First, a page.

The beauty of Richard Linklater's Boyhood lies in its simplicity. The filming process alone is a fascinating story, so the content isn't overly flashy or particularly dramatic. I would slap the person that whines, "nothing happens in it" because everything happens in Boyhood. Just because certain adolescent milestones are represented doesn't mean it's not a universal story. It's such a beautiful film.
In case you weren't aware, Linklater started filming Boyhood in 2002. He gathered the same actors together for a few weeks each year, and they filmed the aging of a young boy named Mason, played with quiet ease by Ellar Coltrane, over 12 years. Ethan Hawke and Patricia Arquette play Mason's divorced parents, and Linklater's own daughter plays Samantha, his sister. We quite literally see Ellar Coltrane grow up before our eyes.
Mason goes through the same things that a lot of his kids experience. Raised by Arquette, Mason and Samantha bug the hell out of each other, and Mom tries to balance going back to school while being a single parent. They move to Houston to be closer to their grandmother, and Mason's mother eventually marries one of her professors named Bill. They move (again) into Bill's house, and Mason and Samantha have siblings their own age. Mason isn't necessarily the best student (he has the smarts, but not the motivation), and Bill is one of the first people to ride him on this issue. The dynamic between Bill and the four children seems the teensiest bit off, and it turns out that Bill has become a raging alcoholic. Marco Perella, as Bill, is a terrifying presence on screen.
Hawke's Dad comes and goes to pick up the kids for a weekend of camping. He takes them bowling, and Mason will talk to him about Star Wars and the general school week. He's not a deadbeat--he cares for his kids, and when he tells his kids that he wants to have a conversation (instead of being the guy that picks them up every week), it's honest and believable. Mom struggles, but she's the epitome of someone who will try her best for her kids.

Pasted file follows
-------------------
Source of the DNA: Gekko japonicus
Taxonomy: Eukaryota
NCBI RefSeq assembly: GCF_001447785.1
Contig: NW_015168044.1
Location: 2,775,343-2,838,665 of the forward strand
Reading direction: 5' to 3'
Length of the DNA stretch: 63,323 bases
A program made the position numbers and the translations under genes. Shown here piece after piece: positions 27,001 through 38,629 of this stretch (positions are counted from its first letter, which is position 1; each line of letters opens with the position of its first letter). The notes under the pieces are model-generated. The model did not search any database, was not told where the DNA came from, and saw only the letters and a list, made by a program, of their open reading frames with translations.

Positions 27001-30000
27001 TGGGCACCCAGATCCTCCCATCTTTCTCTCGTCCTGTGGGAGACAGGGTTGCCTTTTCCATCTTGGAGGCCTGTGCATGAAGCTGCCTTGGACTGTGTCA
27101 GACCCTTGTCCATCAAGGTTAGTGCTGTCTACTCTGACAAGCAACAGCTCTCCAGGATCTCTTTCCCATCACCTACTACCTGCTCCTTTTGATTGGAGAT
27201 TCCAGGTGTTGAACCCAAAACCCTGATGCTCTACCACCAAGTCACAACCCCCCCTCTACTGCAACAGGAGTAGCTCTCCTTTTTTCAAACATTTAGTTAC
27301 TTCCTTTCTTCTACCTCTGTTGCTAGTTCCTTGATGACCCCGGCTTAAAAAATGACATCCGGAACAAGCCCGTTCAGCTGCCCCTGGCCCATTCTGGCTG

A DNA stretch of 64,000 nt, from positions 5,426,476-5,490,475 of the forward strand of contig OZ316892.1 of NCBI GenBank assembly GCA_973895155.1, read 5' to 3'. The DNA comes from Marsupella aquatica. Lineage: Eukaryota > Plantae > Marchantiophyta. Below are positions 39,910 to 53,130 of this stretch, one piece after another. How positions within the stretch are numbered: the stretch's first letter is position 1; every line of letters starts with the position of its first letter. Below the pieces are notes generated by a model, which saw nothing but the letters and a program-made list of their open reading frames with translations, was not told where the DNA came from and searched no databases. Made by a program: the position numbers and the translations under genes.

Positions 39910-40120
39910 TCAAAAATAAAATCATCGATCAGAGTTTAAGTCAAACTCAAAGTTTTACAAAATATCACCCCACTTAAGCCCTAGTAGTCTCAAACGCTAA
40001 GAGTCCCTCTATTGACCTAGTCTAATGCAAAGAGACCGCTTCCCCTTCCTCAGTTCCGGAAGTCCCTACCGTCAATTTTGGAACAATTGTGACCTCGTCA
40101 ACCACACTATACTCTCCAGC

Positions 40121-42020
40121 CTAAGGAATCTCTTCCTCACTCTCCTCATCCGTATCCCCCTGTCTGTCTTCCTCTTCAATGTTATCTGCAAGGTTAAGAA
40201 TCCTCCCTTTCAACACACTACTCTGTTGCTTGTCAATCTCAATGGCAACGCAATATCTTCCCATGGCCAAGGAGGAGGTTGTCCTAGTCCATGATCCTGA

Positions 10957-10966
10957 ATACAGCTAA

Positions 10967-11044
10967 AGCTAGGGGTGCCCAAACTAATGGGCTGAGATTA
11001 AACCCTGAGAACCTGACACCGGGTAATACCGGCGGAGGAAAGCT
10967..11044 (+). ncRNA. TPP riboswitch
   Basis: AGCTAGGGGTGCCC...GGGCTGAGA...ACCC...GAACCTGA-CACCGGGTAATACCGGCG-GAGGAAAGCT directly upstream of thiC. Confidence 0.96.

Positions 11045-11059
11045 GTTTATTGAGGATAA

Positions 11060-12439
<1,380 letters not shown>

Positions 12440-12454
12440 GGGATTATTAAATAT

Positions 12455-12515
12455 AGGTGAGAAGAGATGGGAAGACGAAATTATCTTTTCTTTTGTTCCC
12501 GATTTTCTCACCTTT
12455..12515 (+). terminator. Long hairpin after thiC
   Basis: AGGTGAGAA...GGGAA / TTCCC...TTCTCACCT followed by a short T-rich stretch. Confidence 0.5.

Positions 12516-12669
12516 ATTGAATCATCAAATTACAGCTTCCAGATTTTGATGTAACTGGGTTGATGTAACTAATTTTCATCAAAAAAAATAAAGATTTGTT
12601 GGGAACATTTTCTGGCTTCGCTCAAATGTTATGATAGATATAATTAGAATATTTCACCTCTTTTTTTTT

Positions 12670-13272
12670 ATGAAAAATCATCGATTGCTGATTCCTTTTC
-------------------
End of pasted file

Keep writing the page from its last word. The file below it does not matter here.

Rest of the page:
One of the things I always zeroed in on was Ellar Coltrane's nose. As his face slimmed down or his hair grew longer, his cute, snubby nose stayed the same. It was a constant reminder of the undertaking of this film. Coltrane is almost never off screen, but it never seems like a jarring jump in time (even though the pair of ladies behind me were keeping score of when he got older). It feels like we witness his entire life mainly because, well, we kind of do. Mason grows into a lean, relaxed boy. He seems to have had enough loudness in his life from all the video games he played and from his colorful little sis.
Arquette ably conveys a woman trying to keep it all together. We must not forget that not only does Mason grow, but his parents do as well. The scenes where she gets to sit down and just talk to her kids are tender and sweet. Hawke is looser, because he's the cool dad with the GTO at the beginning. His transformation into the man he becomes is thought-provoking, and I would personally love to see a film starring these characters at the center as well. You feel one when the other isn't on screen.
It's hard to describe Boyhood without it sounding like a laundry list of events. The beautiful thing about it is that Boyhood is the story of all of us. We all grow up, we all have relationships with our parents, we all drive our brothers and sisters crazy. When we look at Mason, we are looking at ourselves even if the events we are witnessing are not specific to our personal, daily lives. We see Mason discovering a passion for photography, and we are reminded of the things we love in our own lives. That's why Boyhood is so enjoyable and powerful at the same time.